• Atlantic Coast District, International Longshoremen Association, AFL-CIO union in North Bergen, N.J., spent more than $507,200 in tax-free union member dues on three conventions at the Westin Diplomat Resort & Spa in 2011, government documents show.
• American Federation of Government Employees-AFL-CIO in Washington DC spent more than $64,600 in tax-free union member dues at the Salishan Spa & Golf Resort in Gleneden Beach, Ore., for an "11th District Training & Caucus," government documents show. Rooms go for an average $169 a night.
• New York Teachers AFL-CIO spent more than $317,000 in tax-free union member dues on four conferences between September 2010 and February 2011 at the Gideon Putnam Resort & Spa in Saratoga Springs, N.Y., government documents show. Rooms go for $220 a night.
• Teachers AFL-CIO National Headquarters in Washington, DC spent more than $175,400 in tax-free union member dues on five "member-related" meetings at the Flamingo hotel and resort in Las Vegas in 2011, government documents show. Rooms go for an average $155 a night.
• Machinists AFL-CIO District 141 in Burlingame, Calif., spent more than $120,600 in tax-free union member dues on a convention at the Golden Nugget in Las Vegas in 2010, government documents show. Rooms cost an average $139 a night.
• Steelworkers AFL-CIO Pittsburgh spent more than $80,100 in tax-free union member dues on golf cart and other "equipment rentals" in 2011, government documents show.
• In 2011, UAW Local 7777 of Detroit, Mich., spent more than $25,600 in tax-free union member dues at the Detroit Greektown Casino, government documents show.
• Auto Workers AFL-CIO of Detroit spent more than $9,600 in tax-free union member dues at Senica's Oak Ridge Golf Club on "meeting food" for a golf outing in October 2011. It also spent more than $71,600 at the Thousand Hills Golf Resort for a variety of meetings in 2011, government documents show.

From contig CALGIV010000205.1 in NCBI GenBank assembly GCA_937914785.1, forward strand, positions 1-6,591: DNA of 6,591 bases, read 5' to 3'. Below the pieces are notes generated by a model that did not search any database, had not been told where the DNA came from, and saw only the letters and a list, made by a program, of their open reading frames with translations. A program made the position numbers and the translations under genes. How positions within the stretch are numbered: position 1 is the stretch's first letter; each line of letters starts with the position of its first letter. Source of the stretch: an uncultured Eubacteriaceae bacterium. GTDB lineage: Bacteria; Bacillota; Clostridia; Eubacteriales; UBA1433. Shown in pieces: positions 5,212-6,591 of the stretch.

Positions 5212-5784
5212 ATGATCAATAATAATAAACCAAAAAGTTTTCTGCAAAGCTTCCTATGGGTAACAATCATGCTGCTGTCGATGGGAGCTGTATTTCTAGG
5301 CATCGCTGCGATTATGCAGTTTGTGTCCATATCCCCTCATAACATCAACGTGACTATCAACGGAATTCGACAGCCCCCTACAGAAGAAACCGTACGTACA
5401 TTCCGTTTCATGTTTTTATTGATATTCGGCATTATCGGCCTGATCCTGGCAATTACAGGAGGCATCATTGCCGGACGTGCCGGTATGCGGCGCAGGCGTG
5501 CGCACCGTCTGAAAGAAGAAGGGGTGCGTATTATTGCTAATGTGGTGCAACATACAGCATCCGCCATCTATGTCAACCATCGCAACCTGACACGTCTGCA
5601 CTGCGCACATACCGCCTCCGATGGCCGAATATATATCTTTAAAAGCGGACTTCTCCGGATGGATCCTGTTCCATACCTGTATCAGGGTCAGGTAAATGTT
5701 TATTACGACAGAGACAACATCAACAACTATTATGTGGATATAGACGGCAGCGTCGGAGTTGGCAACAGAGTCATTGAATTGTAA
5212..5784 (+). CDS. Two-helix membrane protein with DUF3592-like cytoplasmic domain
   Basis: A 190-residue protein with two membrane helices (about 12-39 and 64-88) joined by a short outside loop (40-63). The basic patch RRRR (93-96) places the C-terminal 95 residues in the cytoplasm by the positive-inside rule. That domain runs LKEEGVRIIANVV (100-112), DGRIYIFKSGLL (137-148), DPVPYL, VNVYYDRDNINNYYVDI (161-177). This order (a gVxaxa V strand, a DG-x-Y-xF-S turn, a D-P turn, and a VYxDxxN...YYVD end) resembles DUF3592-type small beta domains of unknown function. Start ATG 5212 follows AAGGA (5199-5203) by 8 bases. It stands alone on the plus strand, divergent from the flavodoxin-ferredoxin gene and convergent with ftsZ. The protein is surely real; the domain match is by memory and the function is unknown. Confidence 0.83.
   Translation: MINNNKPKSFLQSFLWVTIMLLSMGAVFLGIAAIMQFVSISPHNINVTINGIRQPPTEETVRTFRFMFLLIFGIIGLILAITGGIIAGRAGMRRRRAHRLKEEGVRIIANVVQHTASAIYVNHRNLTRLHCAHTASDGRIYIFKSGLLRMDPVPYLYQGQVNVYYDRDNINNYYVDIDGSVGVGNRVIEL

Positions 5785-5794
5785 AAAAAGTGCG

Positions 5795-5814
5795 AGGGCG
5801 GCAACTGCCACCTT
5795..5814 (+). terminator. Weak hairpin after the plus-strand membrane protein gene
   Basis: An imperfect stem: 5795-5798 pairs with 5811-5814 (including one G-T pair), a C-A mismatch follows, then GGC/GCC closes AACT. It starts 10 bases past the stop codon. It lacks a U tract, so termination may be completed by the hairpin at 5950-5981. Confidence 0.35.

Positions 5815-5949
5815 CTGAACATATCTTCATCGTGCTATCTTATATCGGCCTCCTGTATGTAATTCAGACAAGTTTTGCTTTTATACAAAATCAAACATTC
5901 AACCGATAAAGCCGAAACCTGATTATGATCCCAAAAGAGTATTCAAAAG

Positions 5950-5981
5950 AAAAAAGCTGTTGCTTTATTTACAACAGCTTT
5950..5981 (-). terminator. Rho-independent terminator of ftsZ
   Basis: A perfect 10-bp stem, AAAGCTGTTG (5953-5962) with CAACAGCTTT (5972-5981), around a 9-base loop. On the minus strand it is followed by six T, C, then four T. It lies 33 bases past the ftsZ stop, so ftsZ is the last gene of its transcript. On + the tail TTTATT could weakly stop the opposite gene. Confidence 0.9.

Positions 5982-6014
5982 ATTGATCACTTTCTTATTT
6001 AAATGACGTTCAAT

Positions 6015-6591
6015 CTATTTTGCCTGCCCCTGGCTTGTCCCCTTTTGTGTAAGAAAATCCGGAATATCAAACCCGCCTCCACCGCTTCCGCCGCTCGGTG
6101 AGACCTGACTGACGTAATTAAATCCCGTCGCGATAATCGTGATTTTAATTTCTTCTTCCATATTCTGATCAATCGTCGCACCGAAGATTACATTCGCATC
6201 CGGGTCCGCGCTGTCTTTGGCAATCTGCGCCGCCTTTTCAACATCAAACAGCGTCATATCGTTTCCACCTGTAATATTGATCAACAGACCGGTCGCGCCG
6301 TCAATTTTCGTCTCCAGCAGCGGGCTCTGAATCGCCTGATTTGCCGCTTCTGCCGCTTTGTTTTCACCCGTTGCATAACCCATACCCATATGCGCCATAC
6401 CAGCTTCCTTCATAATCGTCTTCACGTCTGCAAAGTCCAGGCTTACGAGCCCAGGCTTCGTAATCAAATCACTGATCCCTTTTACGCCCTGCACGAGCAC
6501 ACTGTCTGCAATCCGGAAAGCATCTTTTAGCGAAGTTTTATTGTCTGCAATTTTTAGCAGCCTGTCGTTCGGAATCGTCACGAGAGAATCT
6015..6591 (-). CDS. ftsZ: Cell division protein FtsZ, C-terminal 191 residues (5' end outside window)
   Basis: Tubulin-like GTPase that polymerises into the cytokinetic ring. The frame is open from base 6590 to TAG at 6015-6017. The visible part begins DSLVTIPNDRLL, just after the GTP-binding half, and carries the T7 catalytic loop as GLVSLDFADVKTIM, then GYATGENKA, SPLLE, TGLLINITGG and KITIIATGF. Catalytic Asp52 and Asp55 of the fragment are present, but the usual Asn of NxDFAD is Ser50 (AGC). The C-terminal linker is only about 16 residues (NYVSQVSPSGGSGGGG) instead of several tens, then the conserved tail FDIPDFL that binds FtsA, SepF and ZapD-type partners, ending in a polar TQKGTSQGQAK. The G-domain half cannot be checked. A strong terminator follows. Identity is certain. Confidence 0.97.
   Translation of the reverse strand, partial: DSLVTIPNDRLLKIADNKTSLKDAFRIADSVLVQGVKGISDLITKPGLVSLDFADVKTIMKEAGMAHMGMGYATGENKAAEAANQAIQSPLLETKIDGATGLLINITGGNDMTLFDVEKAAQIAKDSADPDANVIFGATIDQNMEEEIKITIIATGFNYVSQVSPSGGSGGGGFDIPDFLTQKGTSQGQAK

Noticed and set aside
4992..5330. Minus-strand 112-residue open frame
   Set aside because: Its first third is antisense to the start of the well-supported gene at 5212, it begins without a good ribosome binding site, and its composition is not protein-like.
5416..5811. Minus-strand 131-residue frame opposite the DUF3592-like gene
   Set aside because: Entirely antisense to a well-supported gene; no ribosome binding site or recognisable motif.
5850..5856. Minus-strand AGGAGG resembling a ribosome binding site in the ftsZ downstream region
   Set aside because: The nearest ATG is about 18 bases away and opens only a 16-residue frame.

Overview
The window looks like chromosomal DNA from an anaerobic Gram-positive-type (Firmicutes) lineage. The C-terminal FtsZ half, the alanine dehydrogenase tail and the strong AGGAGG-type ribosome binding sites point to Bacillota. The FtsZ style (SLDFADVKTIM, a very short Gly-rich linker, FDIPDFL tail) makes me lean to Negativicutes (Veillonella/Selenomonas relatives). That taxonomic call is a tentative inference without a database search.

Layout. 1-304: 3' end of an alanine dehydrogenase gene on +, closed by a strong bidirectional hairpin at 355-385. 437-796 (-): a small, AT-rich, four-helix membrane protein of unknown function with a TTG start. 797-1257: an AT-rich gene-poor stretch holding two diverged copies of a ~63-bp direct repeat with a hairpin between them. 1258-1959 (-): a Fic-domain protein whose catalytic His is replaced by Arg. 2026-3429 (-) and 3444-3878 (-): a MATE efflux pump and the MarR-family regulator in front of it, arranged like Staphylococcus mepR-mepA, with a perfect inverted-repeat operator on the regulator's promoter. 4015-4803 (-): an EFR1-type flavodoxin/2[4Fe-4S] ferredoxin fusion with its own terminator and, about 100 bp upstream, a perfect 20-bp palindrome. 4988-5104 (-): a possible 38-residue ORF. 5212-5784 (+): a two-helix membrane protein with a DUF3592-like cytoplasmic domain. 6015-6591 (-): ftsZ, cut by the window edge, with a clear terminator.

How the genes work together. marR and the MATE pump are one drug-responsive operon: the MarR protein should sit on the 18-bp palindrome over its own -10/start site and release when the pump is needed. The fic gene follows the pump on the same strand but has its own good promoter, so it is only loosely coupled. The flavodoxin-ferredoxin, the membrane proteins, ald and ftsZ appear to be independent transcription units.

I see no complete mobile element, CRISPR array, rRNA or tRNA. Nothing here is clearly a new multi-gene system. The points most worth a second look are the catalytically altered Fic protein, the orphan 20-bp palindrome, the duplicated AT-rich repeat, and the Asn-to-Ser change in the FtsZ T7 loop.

The American Federation of State, County and Municipal Employees (AFSCME) "is the nation's largest and fastest growing public services employees union with more than 1.6 million active and retired members," mostly in local and state government as well as health care, its website says. And like the AFL-CIO, AFSCME officials have been doing lots of traveling, government documents show. It spent at least $2 million on 10 conferences at resorts in Las Vegas, Palm Harbor, Fla. or Puerto Rico in 2010 and 2011, among other destinations:
• AFSCME National Leadership Council spent more than $208,400 in tax-free union member dues at the Planet Hollywood Resort in Las Vegas for their convention in 2011, government documents show. Rooms average $189 a night.
• AFSCME National Headquarters also spent more than $177,500 in tax-free union member dues at the Hilton Hotel in Houston in 2011, government documents show. Rooms average $99 a night.
• In 2011, the AFSCME Leadership Council 13, Pennsylvania's largest union, spent more than $410,850 in tax-free union member dues at the Boston Park Plaza Hotel in Boston.
• In 2011, the AFSCME Leadership Council 13, with more than 65,000 members, also spent well over $500,000 in tax-free union member dues at Hershey Entertainment & Resorts in Hershey, Pa., government documents show.